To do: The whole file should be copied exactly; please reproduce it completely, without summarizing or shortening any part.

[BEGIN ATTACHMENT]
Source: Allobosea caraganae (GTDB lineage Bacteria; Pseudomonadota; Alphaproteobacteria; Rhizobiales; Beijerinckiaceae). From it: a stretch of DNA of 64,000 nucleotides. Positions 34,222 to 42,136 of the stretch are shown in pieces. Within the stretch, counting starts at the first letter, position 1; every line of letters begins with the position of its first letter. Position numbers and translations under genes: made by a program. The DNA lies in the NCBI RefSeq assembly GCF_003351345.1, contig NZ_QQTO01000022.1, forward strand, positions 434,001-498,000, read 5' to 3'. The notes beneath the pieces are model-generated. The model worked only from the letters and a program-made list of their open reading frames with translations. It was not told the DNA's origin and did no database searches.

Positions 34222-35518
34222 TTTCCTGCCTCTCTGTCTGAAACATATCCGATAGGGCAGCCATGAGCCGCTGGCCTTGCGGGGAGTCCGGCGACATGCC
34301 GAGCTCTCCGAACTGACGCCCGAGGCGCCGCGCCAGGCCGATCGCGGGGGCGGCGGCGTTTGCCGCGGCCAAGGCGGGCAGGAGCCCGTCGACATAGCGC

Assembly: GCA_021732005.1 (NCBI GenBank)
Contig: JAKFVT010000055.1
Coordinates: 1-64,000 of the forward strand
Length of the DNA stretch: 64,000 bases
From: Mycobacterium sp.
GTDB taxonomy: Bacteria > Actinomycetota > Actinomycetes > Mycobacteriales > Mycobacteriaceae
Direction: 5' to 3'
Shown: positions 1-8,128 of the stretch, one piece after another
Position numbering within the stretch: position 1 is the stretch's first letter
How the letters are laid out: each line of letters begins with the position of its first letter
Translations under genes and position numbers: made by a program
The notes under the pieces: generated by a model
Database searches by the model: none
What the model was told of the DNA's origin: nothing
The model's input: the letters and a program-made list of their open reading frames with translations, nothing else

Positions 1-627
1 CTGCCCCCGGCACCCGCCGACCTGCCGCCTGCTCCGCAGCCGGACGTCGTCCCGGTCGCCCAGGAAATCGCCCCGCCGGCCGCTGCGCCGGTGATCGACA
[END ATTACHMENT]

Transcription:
Source: Allobosea caraganae (GTDB lineage Bacteria; Pseudomonadota; Alphaproteobacteria; Rhizobiales; Beijerinckiaceae). From it: a stretch of DNA of 64,000 nucleotides. Positions 34,222 to 42,136 of the stretch are shown in pieces. Within the stretch, counting starts at the first letter, position 1; every line of letters begins with the position of its first letter. Position numbers and translations under genes: made by a program. The DNA lies in the NCBI RefSeq assembly GCF_003351345.1, contig NZ_QQTO01000022.1, forward strand, positions 434,001-498,000, read 5' to 3'. The notes beneath the pieces are model-generated. The model worked only from the letters and a program-made list of their open reading frames with translations. It was not told the DNA's origin and did no database searches.

Positions 34222-35518
34222 TTTCCTGCCTCTCTGTCTGAAACATATCCGATAGGGCAGCCATGAGCCGCTGGCCTTGCGGGGAGTCCGGCGACATGCC
34301 GAGCTCTCCGAACTGACGCCCGAGGCGCCGCGCCAGGCCGATCGCGGGGGCGGCGGCGTTTGCCGCGGCCAAGGCGGGCAGGAGCCCGTCGACATAGCGC

Assembly: GCA_021732005.1 (NCBI GenBank)
Contig: JAKFVT010000055.1
Coordinates: 1-64,000 of the forward strand
Length of the DNA stretch: 64,000 bases
From: Mycobacterium sp.
GTDB taxonomy: Bacteria > Actinomycetota > Actinomycetes > Mycobacteriales > Mycobacteriaceae
Direction: 5' to 3'
Shown: positions 1-8,128 of the stretch, one piece after another
Position numbering within the stretch: position 1 is the stretch's first letter
How the letters are laid out: each line of letters begins with the position of its first letter
Translations under genes and position numbers: made by a program
The notes under the pieces: generated by a model
Database searches by the model: none
What the model was told of the DNA's origin: nothing
The model's input: the letters and a program-made list of their open reading frames with translations, nothing else

Positions 1-627
1 CTGCCCCCGGCACCCGCCGACCTGCCGCCTGCTCCGCAGCCGGACGTCGTCCCGGTCGCCCAGGAAATCGCCCCGCCGGCCGCTGCGCCGGTGATCGACA